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Nov.10, 2014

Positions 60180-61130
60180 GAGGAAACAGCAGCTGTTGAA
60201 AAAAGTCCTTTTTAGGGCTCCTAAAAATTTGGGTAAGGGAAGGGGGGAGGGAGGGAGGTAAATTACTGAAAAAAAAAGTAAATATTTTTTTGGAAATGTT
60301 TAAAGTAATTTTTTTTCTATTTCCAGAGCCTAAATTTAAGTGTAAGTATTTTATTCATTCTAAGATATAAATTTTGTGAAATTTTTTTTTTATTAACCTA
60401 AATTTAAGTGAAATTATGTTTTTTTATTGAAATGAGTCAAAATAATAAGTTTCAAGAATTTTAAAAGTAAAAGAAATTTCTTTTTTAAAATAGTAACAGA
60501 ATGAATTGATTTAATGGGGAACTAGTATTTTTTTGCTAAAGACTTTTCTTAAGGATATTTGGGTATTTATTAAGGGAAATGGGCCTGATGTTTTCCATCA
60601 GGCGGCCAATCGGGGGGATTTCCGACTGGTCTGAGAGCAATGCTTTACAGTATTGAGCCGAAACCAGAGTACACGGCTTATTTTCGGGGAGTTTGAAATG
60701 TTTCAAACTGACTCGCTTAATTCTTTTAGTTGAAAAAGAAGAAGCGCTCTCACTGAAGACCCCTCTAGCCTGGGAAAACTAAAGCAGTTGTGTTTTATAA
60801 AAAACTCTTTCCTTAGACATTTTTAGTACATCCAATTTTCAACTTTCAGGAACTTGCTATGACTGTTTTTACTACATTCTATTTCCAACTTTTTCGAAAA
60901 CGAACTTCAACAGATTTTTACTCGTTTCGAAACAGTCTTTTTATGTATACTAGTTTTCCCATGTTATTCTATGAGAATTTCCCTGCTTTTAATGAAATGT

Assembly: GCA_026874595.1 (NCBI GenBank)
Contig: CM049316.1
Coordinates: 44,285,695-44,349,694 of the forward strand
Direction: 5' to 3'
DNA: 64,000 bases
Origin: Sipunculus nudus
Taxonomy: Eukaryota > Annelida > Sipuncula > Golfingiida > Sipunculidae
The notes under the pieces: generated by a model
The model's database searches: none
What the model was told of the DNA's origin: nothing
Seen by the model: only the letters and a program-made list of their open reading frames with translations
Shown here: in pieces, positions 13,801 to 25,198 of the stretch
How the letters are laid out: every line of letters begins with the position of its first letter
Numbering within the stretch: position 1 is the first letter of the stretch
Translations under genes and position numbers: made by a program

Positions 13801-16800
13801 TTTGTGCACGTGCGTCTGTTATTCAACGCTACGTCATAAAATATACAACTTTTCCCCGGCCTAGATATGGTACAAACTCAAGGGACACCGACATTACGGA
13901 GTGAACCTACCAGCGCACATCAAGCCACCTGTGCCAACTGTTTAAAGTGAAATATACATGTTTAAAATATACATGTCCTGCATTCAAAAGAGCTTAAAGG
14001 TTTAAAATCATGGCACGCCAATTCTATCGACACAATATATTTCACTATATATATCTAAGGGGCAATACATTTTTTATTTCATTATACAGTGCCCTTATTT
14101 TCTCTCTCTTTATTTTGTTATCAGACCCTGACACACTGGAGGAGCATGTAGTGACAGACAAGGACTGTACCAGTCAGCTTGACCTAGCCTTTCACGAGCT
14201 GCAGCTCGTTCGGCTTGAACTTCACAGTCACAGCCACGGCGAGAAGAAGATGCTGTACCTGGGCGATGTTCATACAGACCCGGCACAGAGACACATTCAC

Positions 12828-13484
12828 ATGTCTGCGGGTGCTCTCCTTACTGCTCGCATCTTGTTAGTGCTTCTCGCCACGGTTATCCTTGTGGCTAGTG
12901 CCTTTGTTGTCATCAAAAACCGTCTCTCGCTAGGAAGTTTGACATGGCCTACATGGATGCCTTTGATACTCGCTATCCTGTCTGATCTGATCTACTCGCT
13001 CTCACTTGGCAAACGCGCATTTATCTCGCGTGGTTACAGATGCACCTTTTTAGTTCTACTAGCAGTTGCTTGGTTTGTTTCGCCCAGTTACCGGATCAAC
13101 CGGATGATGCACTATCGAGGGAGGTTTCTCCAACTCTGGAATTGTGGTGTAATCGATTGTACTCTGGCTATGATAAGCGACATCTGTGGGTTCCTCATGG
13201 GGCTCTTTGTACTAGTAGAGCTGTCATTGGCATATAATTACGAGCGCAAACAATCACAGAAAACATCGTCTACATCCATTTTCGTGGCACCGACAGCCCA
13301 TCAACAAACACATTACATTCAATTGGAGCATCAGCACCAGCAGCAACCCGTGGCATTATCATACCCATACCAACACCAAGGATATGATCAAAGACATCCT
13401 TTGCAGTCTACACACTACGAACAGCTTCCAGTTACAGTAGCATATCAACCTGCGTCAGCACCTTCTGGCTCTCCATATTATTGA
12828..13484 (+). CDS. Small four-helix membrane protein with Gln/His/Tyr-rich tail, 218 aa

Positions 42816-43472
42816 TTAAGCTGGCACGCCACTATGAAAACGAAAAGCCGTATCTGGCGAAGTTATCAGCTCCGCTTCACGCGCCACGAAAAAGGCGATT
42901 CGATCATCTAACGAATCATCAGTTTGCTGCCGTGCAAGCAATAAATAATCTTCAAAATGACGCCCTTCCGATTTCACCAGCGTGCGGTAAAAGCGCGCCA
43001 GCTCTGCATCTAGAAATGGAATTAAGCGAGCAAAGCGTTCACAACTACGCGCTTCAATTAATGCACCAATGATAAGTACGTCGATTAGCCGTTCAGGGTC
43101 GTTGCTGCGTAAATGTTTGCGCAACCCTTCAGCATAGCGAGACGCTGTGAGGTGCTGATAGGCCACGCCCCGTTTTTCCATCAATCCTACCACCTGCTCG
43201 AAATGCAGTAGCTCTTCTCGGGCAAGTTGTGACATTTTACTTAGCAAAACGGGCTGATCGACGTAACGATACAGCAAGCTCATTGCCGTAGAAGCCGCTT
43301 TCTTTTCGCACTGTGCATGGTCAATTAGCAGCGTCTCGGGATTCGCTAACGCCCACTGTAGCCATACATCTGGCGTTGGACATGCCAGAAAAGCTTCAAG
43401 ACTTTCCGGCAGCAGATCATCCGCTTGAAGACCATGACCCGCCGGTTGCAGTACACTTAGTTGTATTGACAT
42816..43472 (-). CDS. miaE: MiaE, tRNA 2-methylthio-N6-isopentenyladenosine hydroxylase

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COMMENTARY 18 THE JOURNAL OF COMMERCE Mario Cordero NOVEMBER 10.2014 WHY FIXING PORT CONGESTION MATTERS AS A FORMER commissioner at the Port of Long Beach, I had the oppor- tunity to view the challenges of ensuring efficient operations. Los Angeles-Long Beach is the nation's largest port complex, handling 40 per- cent of containerized U.S. imports. My eight years as commissioner at a port authority and now as chairman of the Federal Maritime Commission affirm my view that international trade begins at our nation's ports. As FMC chairman, my role includes ensuring the commission furthers its stated mission: to foster a fair, efficient and reliable interna - tional ocean transportation system. The competiveness of U.S. ports clearly depends on an efficient trans- portation system, including entities the FMC regulates: ocean transporta- tion intermediaries, common carriers and maritime personnel operators. Earlier this year, I testified before Congress that the two most important ways the FMC promotes economic growth are facilitating the competitiveness of our ports and maritime transportation systems to support growth in exports; and pro- viding maritime regulatory relief so businesses and their customers can hire more American workers. Port congestion causes delays and increases transportation costs that hurt our economy. Resolving the consequences of congestion is espe- cially important to keep pace with the growth in international maritime trade. In 2013, U.S. container imports and exports reached 30.5 million TEUs. That number is expected to increase this year, so addressing congestion and potential congestion- related maritime issues isn't vital only for our individual port gateways, but also a paramount national objective. Larger ships require ports to han- dle larger volumes of cargo within a given time frame. This complicates the loading and unloading cargo and strains terminal operators' ability to provide sufficient personnel to main- tain operations across all facilities. For instance, large ships carry- ing more cargo than a typical call may require diversion of personnel and equipment from the shipyard to the dock to unload cargo. Despite the scramble to handle rising volumes, terminal operators feel pressure to reduce costs arising from labor and equipment. A reduction in labor and cargo-handling equipment is unsustainable given the increasing cargo volumes passing through our ports. Poor weather conditions and the unreliability of carriers' arrival times also can cause unanticipated surges in volume, further straining the ports' limited resources. In the past, West Coast ports have borne the brunt of congestion-related complications because of their prox- imity to Asian trade lanes and ability to handle larger ships. With the Pan- ama Canal's expansion, East and Gulf Coast ports must prepare to receive larger ships. Thanks to the Water Resources Reform and Development Act, ports will receive the financial resources to update infrastructure needed to support rising trade. Congest ion's consequences aren't limited to ports. The scarcity of resources to meet cargo-handling needs slows the transfer of cargo to intermodal carriers. Trucking is par- ticularly susceptible to the effects of port congestion. Delays create long lines for trucks arriving to pick up cargo. Trucking companies require high productivity levels to meet costs of expensive trucks. Because truck productivity is measured by the number of pickups per day, lengthy waiting times have an immediate impact for these drivers. Port con- gestion also affects railroad efficiency and, ultimately, beneficial cargo own- ers, who expect on-time delivery. The change in ownership of chassis from ocean carriers to third parties also complicates the process of ensuring cargo is available for timely pickup at port facilities. Congestion not only disrupts inbound cargo, but also decreases the efficient transport of U.S. exports and reduces the competitive advan- tage of U.S. ports. Growth in U.S. exports is essential to strengthen the national economy. The vast major- ity of our exports and 80 percent of international trade travel through U.S. ports and by ocean. Efficient port operations, then, are the lynch- pin to maintaining the status of U.S. businesses as reliable exporters and trading partners. Furthermore, the vitality of our ports themselves may be at risk because of the adverse effects of congestion. If ports can't handle high volumes in a timely manner, carriers may divert cargo to ports in Mexico or Canada, or a U.S. exporter may lose a sale. As FMC chairman, I'm com- mitted to addressing the congestion problem, which is a barrier to the U.S. goal of increasing exports. Along with other FMC members, I met with interested members of the public to discuss congestion-related concerns at a Sept. 15 FMC forum at the Port of Los Angeles. Subsequent to that meeting, commissioners William Doyle and Richard Lidinsky hosted a mid-Atlantic forum. Commission- ers Michael Khouri and Rebecca Dye also will host forums in Charleston, South Carolina, and New Orleans. Because an efficient maritime transportation system benefits all involved in the international trans- portation of goods, I encourage maritime stakeholders to join the FMC in examining how we can reduce the causes of congestion. JOC Mario Cordero is chairman of the Federal Maritime Commission in Washington and will address the FMC's findings from regional port forums at the JOC Port Performance North America Conference in Newark, New Jersey, on Dec. 9.

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